by [anonymous]5 min read28th Mar 201023 comments


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Related: Fake explanation, Guessing the teachers password, Understanding your understanding, many more

The mental model concept gets used so frequently and seems so intuitively obvious that I debated whether to bother writing this. But beyond the basic value that comes from unpacking our intuitions, it turns out that the concept allows a pretty impressive integration and streamlining of a wide range of mental phenomena.

The basics: a mental model falls under the heading of mental representations, ways that the brain stores information. It's a specific sort of mental representation - one who's conceptual structure matches some corresponding structure in reality. In short, mental models are how we think something works.
A mental model begins life as something like an explanatory black box - a mere correlation between items, without any understanding of the mechanism at work. "Flick switch -> lamp turns on" for example.  But a mere correlation doesn't give you much clue as to what's actually happening. If something stops working - if you hit the switch and the light doesn't go on - you don't have many clues as to why. This pre-model stage lacks the most important and useful portion; moving parts.
The real power of mental models comes from putting something inside this black box  - moving parts that you can fiddle with to give you an idea of how something actually works. My basic lamp model will be improved quite a bit if I add the concept of a circuit to it, for instance. Once I've done that, the model becomes "Flick switch -> switch completes circuit -> electricity flows through lightbulb-> lamp turns on". Now if the light doesn't go on, I can play with my model to see what might cause that, finding that either the circuit is broken or no electricity is being provided. We learn from models the same way we learn from reality, by moving the parts around and seeing the results.  
It usually doesn't take much detail, many moving parts, for something to "click" and make sense. For instance, I had a difficult time grasping the essence of imaginary numbers until I saw them modeled as a rotation, which instantly made all the bits and pieces I had gleaned about them fall into place.  A great deal of understanding rests in getting a few small details right. And once the basics are right, additional knowledge often changes very little. After you have the basic understanding of a circuit, learning about resistance and capacitors and alternating vs direct current won't change much about your lamp model. Because of this, the key to understanding something is often getting the basic model right - I suspect bursts of insight, a-ha moments, and magical "clicks" are often new mental models suddenly taking shape.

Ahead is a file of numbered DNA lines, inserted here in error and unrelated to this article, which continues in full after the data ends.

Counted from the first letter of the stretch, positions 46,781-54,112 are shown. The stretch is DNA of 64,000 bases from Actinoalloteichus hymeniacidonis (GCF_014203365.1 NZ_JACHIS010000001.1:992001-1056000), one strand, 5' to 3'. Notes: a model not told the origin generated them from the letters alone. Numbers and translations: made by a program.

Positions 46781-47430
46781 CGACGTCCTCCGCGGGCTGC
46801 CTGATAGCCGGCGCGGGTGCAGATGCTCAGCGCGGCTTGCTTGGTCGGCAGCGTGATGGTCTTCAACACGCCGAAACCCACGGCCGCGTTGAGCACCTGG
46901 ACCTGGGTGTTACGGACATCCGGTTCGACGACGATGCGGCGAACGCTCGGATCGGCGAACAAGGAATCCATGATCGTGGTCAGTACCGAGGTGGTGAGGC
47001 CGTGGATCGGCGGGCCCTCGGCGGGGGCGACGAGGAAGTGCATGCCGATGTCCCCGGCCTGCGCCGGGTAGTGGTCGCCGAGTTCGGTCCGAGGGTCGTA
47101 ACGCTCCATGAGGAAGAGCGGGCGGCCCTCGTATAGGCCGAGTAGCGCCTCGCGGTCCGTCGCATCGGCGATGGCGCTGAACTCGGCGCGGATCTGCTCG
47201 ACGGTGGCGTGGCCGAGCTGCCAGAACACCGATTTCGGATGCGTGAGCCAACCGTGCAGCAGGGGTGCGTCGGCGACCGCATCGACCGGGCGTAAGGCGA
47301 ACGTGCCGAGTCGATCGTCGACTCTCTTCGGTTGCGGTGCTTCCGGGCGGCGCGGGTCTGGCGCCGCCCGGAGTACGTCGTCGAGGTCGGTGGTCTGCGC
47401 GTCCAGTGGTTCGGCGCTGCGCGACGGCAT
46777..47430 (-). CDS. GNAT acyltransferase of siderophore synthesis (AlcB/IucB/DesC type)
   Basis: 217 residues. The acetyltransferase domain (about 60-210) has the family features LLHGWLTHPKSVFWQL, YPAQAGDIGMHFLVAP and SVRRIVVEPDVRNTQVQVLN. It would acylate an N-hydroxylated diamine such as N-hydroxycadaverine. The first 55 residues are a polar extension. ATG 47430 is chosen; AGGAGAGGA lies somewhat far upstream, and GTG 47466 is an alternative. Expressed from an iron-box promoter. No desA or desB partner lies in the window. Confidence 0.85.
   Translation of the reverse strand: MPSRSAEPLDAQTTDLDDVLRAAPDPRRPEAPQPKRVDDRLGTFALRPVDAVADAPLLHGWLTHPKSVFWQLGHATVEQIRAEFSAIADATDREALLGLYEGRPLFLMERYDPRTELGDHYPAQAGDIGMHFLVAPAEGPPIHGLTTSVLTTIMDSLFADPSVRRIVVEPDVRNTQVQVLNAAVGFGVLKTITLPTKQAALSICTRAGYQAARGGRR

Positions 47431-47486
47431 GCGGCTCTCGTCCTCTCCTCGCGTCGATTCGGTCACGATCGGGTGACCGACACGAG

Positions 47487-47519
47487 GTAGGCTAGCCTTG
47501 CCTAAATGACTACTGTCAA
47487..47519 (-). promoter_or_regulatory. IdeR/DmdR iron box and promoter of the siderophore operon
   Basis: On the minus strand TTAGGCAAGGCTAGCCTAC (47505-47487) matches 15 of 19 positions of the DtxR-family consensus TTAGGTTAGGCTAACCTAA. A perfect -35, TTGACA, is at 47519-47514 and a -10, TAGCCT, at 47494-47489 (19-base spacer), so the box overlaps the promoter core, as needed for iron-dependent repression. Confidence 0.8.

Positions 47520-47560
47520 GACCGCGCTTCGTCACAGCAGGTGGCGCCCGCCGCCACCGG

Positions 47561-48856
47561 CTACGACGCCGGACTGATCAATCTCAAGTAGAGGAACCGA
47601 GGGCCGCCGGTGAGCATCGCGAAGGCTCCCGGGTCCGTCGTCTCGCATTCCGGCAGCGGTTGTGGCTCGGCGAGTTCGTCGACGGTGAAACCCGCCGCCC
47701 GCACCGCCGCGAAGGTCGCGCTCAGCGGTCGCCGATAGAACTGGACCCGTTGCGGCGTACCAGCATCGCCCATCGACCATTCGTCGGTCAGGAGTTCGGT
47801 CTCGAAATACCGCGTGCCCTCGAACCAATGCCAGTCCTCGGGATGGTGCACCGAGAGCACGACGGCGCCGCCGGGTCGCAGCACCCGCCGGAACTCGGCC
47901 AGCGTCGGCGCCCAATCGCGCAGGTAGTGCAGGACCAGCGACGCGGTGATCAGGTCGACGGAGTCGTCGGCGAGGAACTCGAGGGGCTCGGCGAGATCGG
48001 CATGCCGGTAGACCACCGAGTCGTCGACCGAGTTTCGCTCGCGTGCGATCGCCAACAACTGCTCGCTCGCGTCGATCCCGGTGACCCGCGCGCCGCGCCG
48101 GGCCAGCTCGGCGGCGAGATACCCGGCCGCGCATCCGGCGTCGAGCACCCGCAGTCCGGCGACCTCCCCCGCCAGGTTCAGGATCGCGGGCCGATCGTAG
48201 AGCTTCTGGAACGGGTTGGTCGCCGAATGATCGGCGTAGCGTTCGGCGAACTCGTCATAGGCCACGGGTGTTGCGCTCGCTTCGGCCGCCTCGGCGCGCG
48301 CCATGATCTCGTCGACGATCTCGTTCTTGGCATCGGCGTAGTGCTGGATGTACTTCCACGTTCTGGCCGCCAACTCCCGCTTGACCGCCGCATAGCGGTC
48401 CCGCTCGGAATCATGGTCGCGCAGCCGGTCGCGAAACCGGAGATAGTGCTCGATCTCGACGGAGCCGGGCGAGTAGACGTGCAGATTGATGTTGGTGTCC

Now let's really open this concept up, and see what it can do. For starters, the reason analogies and metaphors are so damn useful (and can be so damn misleading) is that they're little more than pre-assembled mental models for something. Diagrams provide their explanatory mechanism through essentially the same principle. Phillip Johnson-Laird has formulated the processes of induction and deduction in terms of adjustments made to mental models. And building from the scenario concept used by Kahneman and Tversky, he's formulated a method of probabilistic thinking with them as well. Much of the work on heuristics and biases, in fact, either dovetails very nicely with mental models or can be explained by them directly.
For example, the brain seems to have a strong bias towards modifying an existing model vs. replacing it with a new one. Often in real life "updating" means "changing your underlying model", and the fact that we prefer not to causes us to make systematic errors. You see this writ large all the time with (among other things) people endlessly tweaking a theory that fails to explain the data, rather than throwing it out. Ptomely's epicycles would be the prototypical example. Confirmation bias, various attribution biases and various data neglect biases can all be interpreted as favoring the models we already have. 
The brain's favorite method for building models is to take parts from something else it already understands. Our best and most extensive experience is with objects moving in the physical world, so our models are often expressed in terms of physical objects moving about. They are, essentially, acting as intuition pumps. Of course, all models are wrong, but some are useful - as Dennett points out, converting problems to examples of something more familiar often allows us to solve problems much more easily.